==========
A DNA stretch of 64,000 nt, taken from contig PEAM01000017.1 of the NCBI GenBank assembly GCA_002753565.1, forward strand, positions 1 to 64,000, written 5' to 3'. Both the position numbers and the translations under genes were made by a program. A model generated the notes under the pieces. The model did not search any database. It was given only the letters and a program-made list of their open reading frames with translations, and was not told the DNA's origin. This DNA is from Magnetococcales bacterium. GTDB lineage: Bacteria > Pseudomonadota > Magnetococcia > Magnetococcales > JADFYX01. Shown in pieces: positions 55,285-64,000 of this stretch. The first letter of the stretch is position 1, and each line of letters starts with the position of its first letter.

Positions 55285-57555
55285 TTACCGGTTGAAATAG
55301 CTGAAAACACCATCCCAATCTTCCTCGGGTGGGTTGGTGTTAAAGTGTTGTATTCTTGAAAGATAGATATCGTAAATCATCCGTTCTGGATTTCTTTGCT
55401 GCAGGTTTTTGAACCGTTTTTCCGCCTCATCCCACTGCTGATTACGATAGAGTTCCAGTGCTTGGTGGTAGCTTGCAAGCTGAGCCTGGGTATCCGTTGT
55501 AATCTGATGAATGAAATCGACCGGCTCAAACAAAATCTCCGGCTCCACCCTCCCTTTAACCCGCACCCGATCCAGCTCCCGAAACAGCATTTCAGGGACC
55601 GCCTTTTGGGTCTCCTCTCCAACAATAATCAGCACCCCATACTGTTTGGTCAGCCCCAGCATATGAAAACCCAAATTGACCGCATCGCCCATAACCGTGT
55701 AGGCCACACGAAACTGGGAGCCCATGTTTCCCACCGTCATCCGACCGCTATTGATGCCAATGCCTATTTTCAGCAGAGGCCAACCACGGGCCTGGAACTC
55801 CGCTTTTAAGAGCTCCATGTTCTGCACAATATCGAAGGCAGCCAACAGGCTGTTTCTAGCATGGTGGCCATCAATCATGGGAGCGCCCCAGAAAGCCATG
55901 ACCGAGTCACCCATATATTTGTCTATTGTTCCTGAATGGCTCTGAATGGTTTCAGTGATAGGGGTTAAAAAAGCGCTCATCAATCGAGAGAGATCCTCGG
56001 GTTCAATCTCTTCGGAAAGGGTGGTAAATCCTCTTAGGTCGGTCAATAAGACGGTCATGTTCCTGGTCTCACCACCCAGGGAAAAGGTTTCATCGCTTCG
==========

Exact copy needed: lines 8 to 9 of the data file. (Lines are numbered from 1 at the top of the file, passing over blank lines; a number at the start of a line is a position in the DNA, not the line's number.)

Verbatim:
55701 AGGCCACACGAAACTGGGAGCCCATGTTTCCCACCGTCATCCGACCGCTATTGATGCCAATGCCTATTTTCAGCAGAGGCCAACCACGGGCCTGGAACTC
55801 CGCTTTTAAGAGCTCCATGTTCTGCACAATATCGAAGGCAGCCAACAGGCTGTTTCTAGCATGGTGGCCATCAATCATGGGAGCGCCCCAGAAAGCCATG